The advantage of poor conditions in the tank is that you can identify most of these factors with relative ease. You can test the pH, temperature, and hardness. You can also test the ammonia and nitrite levels in the water. Other factors are more challenging to identify.

2. Your Betta Is New To Its Tank

Because of their violent reputation, people forget that bettas are just as vulnerable to changes in their environment as any other fish. You must acclimate new fish before you add them to your home tank.

This means exposing them to the parameters in the new aquarium before you throw them into the water. But even with proper acclimation, fish in an unfamiliar environment usually present signs of stress.

You see this in goldfish. Because of the number of hours they spend in a small bag during transit and the unfamiliar environment at their destination, they will spend the first few hours or days in hiding.[2]

Bettas are not immune to this sort of stress. They will find a cozy corner and stay there until they grow accustomed to their environment. This behavior is only concerning if it persists for several days, weeks, or even months. Otherwise, the bettas will recover on their own, especially if the tank is well-maintained.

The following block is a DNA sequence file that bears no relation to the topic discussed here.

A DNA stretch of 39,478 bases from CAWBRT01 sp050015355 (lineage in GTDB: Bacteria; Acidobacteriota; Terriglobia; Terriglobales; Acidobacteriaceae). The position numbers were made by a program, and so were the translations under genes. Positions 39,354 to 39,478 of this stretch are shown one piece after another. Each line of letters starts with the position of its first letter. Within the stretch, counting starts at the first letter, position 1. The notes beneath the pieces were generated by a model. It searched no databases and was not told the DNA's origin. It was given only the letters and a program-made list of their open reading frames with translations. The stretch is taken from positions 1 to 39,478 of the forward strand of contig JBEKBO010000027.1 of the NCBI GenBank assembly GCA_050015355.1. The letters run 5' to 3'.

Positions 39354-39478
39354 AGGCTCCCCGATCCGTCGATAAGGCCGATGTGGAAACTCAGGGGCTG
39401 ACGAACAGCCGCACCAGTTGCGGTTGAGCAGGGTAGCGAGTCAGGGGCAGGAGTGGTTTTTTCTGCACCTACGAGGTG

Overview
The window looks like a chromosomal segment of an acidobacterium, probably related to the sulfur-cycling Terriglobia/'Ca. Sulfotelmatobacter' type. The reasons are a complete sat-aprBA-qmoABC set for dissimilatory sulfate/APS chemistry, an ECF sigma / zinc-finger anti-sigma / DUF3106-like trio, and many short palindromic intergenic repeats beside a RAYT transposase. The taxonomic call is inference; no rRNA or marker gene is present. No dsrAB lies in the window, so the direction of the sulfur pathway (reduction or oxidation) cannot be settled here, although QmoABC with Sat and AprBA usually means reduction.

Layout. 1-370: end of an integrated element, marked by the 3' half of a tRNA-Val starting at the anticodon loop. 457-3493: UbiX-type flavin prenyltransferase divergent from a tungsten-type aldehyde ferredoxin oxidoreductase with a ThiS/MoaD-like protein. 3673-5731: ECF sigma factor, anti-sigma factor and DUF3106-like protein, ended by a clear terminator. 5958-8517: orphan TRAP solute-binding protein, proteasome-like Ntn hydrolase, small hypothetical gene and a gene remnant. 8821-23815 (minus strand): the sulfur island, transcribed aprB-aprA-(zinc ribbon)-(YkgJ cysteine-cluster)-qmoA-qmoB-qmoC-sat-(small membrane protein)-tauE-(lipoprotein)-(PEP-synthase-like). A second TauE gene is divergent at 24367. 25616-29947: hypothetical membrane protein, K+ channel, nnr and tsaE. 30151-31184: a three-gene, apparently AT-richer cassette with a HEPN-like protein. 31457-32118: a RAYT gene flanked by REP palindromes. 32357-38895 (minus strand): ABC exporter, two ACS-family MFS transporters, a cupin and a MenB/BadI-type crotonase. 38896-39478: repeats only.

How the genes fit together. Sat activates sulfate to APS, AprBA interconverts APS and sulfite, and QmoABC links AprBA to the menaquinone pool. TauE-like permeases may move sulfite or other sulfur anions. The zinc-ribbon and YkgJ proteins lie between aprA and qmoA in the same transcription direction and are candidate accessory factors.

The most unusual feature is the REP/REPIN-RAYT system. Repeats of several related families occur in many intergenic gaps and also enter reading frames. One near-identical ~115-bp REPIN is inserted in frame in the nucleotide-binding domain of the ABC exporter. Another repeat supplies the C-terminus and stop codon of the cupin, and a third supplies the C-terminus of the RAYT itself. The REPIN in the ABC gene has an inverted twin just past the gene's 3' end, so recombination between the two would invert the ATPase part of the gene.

3. The Tank Is Too Crowded For Bettas

If your tank is too small, the bettas will claim a secure corner in the tank. Crowding tends to attract violence, especially among territorial fish. 

But if your bettas are timid, rather than fighting to claim more territory, they may retreat to a safe, defensible corner. They will stay there until you reduce the number of fish in their environment.

4. There Aren’t Enough Hiding Places

Do you have sufficient hiding spaces in the tank? Some people are convinced that only small, shy, timid fish require hiding places. They expect strong, aggressive fish to get by without them.

While shy fish are more reliant on hiding places, especially in a tank with violent fish, most aquatic creatures will respond negatively to the absence of plants and decorations. Hiding spaces create a sense of security for fish, no matter the size. 

They need to know that they have a sanctuary that can protect them from danger if the need ever arises. The absence of bullies in the tank doesn’t change anything. 

If you don’t have hiding spaces, or if the hiding spaces are insufficient, the resulting stress will force the bettas to find a secure corner. The betta won’t venture out until they feel safe. That won’t happen until you add more hiding spaces. The presence of bullies like cichlids makes things even worse.